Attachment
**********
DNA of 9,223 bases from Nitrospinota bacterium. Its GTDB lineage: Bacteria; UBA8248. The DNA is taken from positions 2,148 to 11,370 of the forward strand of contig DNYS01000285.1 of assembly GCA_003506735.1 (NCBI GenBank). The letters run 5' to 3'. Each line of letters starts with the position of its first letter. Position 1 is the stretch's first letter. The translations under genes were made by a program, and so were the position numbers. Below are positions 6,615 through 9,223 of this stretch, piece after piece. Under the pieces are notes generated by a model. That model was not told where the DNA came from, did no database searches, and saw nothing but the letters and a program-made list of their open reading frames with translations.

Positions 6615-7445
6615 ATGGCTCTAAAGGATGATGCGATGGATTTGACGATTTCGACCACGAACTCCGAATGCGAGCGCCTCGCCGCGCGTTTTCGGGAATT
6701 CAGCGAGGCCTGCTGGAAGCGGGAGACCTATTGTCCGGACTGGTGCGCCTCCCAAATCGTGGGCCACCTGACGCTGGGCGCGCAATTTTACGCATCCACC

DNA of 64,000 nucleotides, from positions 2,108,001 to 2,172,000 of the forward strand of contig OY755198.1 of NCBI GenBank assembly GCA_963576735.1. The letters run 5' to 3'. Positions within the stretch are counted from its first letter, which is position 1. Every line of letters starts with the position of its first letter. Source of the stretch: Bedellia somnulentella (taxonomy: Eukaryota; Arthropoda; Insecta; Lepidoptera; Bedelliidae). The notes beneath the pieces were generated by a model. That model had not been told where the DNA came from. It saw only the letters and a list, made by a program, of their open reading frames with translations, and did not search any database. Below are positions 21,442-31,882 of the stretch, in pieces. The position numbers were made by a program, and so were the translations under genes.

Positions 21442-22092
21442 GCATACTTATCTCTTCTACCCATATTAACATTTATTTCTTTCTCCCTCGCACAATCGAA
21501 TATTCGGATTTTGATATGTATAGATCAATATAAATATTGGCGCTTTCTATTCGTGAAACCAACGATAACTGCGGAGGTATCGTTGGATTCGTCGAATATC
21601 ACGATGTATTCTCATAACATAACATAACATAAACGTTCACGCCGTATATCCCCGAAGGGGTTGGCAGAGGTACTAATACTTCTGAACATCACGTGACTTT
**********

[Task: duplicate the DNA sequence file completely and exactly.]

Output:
DNA of 9,223 bases from Nitrospinota bacterium. Its GTDB lineage: Bacteria; UBA8248. The DNA is taken from positions 2,148 to 11,370 of the forward strand of contig DNYS01000285.1 of assembly GCA_003506735.1 (NCBI GenBank). The letters run 5' to 3'. Each line of letters starts with the position of its first letter. Position 1 is the stretch's first letter. The translations under genes were made by a program, and so were the position numbers. Below are positions 6,615 through 9,223 of this stretch, piece after piece. Under the pieces are notes generated by a model. That model was not told where the DNA came from, did no database searches, and saw nothing but the letters and a program-made list of their open reading frames with translations.

Positions 6615-7445
6615 ATGGCTCTAAAGGATGATGCGATGGATTTGACGATTTCGACCACGAACTCCGAATGCGAGCGCCTCGCCGCGCGTTTTCGGGAATT
6701 CAGCGAGGCCTGCTGGAAGCGGGAGACCTATTGTCCGGACTGGTGCGCCTCCCAAATCGTGGGCCACCTGACGCTGGGCGCGCAATTTTACGCATCCACC

DNA of 64,000 nucleotides, from positions 2,108,001 to 2,172,000 of the forward strand of contig OY755198.1 of NCBI GenBank assembly GCA_963576735.1. The letters run 5' to 3'. Positions within the stretch are counted from its first letter, which is position 1. Every line of letters starts with the position of its first letter. Source of the stretch: Bedellia somnulentella (taxonomy: Eukaryota; Arthropoda; Insecta; Lepidoptera; Bedelliidae). The notes beneath the pieces were generated by a model. That model had not been told where the DNA came from. It saw only the letters and a list, made by a program, of their open reading frames with translations, and did not search any database. Below are positions 21,442-31,882 of the stretch, in pieces. The position numbers were made by a program, and so were the translations under genes.

Positions 21442-22092
21442 GCATACTTATCTCTTCTACCCATATTAACATTTATTTCTTTCTCCCTCGCACAATCGAA
21501 TATTCGGATTTTGATATGTATAGATCAATATAAATATTGGCGCTTTCTATTCGTGAAACCAACGATAACTGCGGAGGTATCGTTGGATTCGTCGAATATC
21601 ACGATGTATTCTCATAACATAACATAACATAAACGTTCACGCCGTATATCCCCGAAGGGGTTGGCAGAGGTACTAATACTTCTGAACATCACGTGACTTT